Support The Moscow Times!

EU to Consider Lifting Russia Sanctions

Italian Members of the European Parliament Gianluca Buonanno (L), Lorenzo Fontana (C) and Matteo Salvini attend a voting session on the EU-Ukraine Association agreement at the European Parliament in Strasbourg, September 16, 2014. The slogan on the shirts reads, "No sanction to Russia".

The European Union will consider lifting sanctions against Russia later this month if the ongoing conflict in eastern Ukraine is stabilized, the EU's lead delegate to Russia told news agency RIA Novosti on Tuesday.

A cease-fire between Kiev's bloodied forces and pro-Russian separatists in eastern Ukraine was agreed to in September, but fighting has continued intermittently. The EU has accused Russia of sending in its own troops to aid the separatists, an accusation the Russian government denies.

Lifting EU sanctions will depend on the progress made in “stabilizing the situation, pulling out combatants, and border control,” said Vygaudas Usackas, the EU's delegate to Russia. If the EU's conditions are met, Brussels will consider lifting part or all of the sanctions leveled against Russia since its annexation of Ukraine's Crimean peninsula in March.

Since that land grab, the EU in concert with the U.S. has used sanctions to cut major Russian banks and oil companies off from Western capital markets and technology, in addition to targeting separatist leaders, Russian security officials and members of President Vladimir Putin's inner circle with asset freezes and travel bans.  

Western sanctions, and the Kremlin's retaliatory ban on food imports from many of the countries that have imposed them, have helped push Russia's inflation rate up to 8 percent and keep economic growth locked at close to zero. The value of the ruble, meanwhile, has plummeted over 20 percent against the U.S. dollar so far this year.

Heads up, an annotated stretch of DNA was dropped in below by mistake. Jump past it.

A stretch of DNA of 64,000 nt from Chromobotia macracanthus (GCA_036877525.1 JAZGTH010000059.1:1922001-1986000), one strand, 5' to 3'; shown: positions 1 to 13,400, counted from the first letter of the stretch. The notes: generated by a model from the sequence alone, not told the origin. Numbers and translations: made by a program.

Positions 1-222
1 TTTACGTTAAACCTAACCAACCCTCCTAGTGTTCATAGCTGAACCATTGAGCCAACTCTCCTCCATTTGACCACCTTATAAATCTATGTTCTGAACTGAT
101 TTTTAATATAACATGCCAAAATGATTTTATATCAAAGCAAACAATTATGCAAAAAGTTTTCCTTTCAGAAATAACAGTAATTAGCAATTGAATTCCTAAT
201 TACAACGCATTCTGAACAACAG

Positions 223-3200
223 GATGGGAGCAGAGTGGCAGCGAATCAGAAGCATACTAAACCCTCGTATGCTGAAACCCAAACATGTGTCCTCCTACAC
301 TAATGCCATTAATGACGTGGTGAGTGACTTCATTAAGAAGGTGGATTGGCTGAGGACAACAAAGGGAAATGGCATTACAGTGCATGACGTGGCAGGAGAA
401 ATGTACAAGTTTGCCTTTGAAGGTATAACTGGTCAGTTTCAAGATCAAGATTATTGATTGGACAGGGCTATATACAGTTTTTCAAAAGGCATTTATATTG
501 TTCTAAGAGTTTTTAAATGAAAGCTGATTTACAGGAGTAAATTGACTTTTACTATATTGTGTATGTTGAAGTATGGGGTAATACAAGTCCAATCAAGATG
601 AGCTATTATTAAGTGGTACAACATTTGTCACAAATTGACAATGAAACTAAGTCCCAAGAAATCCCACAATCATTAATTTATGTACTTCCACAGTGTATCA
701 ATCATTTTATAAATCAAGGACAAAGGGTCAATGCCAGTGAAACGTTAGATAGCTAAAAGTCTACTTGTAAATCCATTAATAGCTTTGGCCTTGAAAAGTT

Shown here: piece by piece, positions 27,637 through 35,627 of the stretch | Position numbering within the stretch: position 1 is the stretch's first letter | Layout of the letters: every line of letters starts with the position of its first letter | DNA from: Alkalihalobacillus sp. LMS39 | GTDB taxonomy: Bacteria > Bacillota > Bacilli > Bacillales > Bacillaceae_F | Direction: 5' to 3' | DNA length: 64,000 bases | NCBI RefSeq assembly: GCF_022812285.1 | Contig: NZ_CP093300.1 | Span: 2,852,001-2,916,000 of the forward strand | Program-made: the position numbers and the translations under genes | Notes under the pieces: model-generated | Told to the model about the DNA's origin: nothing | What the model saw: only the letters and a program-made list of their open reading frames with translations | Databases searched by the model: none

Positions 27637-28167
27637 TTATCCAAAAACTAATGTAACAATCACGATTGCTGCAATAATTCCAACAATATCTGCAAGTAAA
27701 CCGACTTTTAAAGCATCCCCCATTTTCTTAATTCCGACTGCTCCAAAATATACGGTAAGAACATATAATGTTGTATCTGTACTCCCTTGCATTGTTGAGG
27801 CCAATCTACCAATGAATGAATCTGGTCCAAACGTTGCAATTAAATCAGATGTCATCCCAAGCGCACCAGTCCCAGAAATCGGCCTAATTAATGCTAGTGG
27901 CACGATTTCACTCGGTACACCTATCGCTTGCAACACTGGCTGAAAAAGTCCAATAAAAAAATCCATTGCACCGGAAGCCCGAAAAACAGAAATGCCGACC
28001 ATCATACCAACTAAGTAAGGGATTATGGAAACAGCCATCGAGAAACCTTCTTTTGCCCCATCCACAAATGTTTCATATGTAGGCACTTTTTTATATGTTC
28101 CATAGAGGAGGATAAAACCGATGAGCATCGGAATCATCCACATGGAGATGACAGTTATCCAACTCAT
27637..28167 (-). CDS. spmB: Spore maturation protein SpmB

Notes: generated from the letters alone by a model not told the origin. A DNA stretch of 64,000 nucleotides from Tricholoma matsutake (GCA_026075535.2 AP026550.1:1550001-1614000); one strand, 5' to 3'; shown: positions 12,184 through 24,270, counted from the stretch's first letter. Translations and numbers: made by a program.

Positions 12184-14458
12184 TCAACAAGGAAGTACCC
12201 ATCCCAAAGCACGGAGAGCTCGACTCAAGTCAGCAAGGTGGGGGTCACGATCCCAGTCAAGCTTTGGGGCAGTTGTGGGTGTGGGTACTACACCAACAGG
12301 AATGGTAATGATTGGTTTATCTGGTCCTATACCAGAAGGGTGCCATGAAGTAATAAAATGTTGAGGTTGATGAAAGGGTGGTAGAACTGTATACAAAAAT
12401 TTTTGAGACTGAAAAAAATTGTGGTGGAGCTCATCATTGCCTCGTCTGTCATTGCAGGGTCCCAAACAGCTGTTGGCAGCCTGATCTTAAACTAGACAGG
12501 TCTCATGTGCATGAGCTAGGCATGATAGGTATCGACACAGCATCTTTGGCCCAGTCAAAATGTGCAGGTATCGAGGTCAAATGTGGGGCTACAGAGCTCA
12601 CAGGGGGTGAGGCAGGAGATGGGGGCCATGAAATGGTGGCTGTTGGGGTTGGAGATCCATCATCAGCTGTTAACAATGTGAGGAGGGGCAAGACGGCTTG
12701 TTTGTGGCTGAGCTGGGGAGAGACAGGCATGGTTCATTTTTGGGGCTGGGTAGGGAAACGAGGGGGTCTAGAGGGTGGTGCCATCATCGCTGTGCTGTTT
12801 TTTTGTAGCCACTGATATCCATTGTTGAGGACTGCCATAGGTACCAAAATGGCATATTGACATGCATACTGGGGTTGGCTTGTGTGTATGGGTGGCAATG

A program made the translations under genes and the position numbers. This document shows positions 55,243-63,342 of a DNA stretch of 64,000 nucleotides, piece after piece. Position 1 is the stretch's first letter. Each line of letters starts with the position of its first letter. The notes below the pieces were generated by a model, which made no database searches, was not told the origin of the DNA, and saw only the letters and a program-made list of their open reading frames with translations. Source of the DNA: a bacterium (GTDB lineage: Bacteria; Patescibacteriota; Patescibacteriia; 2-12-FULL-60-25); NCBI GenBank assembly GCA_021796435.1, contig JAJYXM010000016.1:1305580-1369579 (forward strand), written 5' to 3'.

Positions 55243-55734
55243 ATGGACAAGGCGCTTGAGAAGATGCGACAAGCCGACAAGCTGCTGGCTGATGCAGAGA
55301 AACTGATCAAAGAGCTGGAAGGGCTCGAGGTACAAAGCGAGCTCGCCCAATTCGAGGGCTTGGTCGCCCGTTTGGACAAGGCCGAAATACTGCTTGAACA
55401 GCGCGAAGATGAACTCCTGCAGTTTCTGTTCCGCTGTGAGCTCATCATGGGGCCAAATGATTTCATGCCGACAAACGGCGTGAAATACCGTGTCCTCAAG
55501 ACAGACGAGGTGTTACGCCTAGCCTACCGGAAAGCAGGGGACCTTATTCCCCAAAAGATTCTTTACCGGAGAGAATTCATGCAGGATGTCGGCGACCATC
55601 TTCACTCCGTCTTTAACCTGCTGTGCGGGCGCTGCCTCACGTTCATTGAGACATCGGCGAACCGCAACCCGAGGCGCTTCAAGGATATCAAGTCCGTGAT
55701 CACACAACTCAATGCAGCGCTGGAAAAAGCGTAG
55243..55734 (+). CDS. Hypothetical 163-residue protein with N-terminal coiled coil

Read more

Independent journalism isn’t dead. You can help keep it alive.

As the only remaining independent, English-language news source reporting from Russia, The Moscow Times plays a critical role in connecting Russia to the world.

Editorial decisions are made entirely by journalists in our newsroom, who adhere to the highest ethical standards. We fearlessly cover issues that are often considered off-limits or taboo in Russia, from domestic violence and LGBT issues to the climate crisis and a secretive nuclear blast that exposed unknowing doctors to radiation.

As we approach the holiday season, please consider making a one-time donation — or better still a recurring donation — to The Moscow Times to help us continue producing vital, high-quality journalism about the world’s largest country.